coffeehouse

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cof·fee·house

also coffee house  (kô′fē-hous′, kŏf′ē-)
n.
A restaurant where coffee and other refreshments are served, especially one where people gather for conversation, games, or musical entertainment.

cof•fee•house

(ˈkɔ fiˌhaʊs, ˈkɒf i-)

n., pl. -hous•es (-ˌhaʊ zɪz)
1. an establishment that serves coffee and other refreshments and sometimes provides informal entertainment.
2. (in 17th- and 18th-century England) a similar establishment where groups met for informal discussions, card playing, etc.
[1605–15]
ThesaurusAntonymsRelated WordsSynonymsLegend:
Noun1.coffeehouse - a small restaurant where drinks and snacks are soldcoffeehouse - a small restaurant where drinks and snacks are sold
caff - informal British term for a cafe
cybercafe - a cafe whose customers sit at computer terminals and log on to the internet while they eat and drink
espresso shop - a cafe where espresso is served
estaminet - a small (and usually shabby) cafe selling wine and beer and coffee
pull-in, pull-up - a roadside cafe especially for lorry drivers
eatery, eating house, eating place, restaurant - a building where people go to eat
Translations
kahvila
カフェコーヒーハウスコーヒー店
References in classic literature ?
Instead of returning my 'Good morning' with his usual affability, he looked at me in a distant, ceremonious manner, and coldly requested me to accompany him to a certain coffee-house, which, in those days, had a door opening into the Commons, just within the little archway in St.
As to our table, you won't find that bad, I hope, for it will be supplied from our coffee-house here, and (it is only right I should add) at your expense, such being Mr.
Others crowded round the swinging doors of the coffee-house in the piazza.
Over these mysterious figures was written, in large letters, “The Templeton Coffee-house, and Traveller’s Hotel,” and beneath them, “By Habakkuk Foote and Joshua Knapp.
Not long ago, about the closing in of an evening in autumn, I sat at the large bow window of the D Coffee-House in London.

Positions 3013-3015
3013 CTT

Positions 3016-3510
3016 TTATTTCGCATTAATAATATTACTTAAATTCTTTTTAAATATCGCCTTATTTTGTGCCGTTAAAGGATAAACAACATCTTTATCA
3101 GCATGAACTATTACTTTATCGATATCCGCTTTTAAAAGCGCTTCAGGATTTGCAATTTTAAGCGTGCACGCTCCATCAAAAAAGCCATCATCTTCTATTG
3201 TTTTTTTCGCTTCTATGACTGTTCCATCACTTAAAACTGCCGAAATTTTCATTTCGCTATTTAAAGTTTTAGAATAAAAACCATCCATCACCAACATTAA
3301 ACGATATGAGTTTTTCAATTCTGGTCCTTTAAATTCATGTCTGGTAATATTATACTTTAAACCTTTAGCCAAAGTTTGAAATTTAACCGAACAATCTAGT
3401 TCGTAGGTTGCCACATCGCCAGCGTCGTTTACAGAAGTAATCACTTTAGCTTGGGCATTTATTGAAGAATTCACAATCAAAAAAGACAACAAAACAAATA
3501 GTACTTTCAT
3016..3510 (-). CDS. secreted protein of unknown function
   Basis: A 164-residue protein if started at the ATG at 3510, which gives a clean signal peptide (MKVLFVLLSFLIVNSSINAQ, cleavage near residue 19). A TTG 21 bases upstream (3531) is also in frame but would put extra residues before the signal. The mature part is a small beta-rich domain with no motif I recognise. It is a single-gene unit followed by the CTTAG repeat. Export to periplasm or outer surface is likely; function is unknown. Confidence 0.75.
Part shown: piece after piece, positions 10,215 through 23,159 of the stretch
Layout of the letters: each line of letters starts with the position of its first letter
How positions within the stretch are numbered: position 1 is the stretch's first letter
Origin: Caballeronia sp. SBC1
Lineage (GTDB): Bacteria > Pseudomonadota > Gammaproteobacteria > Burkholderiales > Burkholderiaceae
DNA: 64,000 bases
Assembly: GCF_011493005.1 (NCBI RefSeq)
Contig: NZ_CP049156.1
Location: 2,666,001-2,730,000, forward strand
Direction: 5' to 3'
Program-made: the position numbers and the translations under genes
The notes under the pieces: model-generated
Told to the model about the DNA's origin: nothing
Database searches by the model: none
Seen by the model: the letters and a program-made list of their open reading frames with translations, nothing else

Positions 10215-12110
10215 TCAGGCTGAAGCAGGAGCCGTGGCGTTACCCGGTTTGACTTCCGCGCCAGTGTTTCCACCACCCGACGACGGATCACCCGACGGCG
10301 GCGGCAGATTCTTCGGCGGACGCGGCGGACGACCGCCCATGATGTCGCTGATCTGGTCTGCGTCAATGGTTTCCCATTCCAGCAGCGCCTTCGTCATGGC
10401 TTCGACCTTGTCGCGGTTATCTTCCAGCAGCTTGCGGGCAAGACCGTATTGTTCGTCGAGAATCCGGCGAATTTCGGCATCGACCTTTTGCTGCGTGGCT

Fair wards of court have faded into mothers and grandmothers; a long procession of Chancellors has come in and gone out; the legion of bills in the suit have been transformed into mere bills of mortality; there are not three Jarndyces left upon the earth perhaps since old Tom Jarndyce in despair blew his brains out at a coffee-house in Chancery Lane; but Jarndyce and Jarndyce still drags its dreary length before the court, perennially hopeless.
To his surprise, he saw Gernois standing there in conversation with the very stranger he had seen in the coffee-house at Bouira the day previous.
He kinged it in the coffee-house, then the fashionable place at which the wits gathered, as Jonson had in the tavern.
These reverses, however, he met with his characteristic manly fortitude, and of his position as the acknowledged head of English letters he could not be deprived; his chair at 'Will's' coffee-house was the throne of an unquestioned monarch.
When dressed at length, in the afternoon, he would issue forth to take a drive with nobody in the Park; and then would come back in order to dress again and go and dine with nobody at the Piazza Coffee-House.
At that moment one of the young men, the best of the skaters of the day, came out of the coffee-house in his skates, with a cigarette in his mouth.
I have got some good wine in the cellar, and we can get a chop from the coffee-house.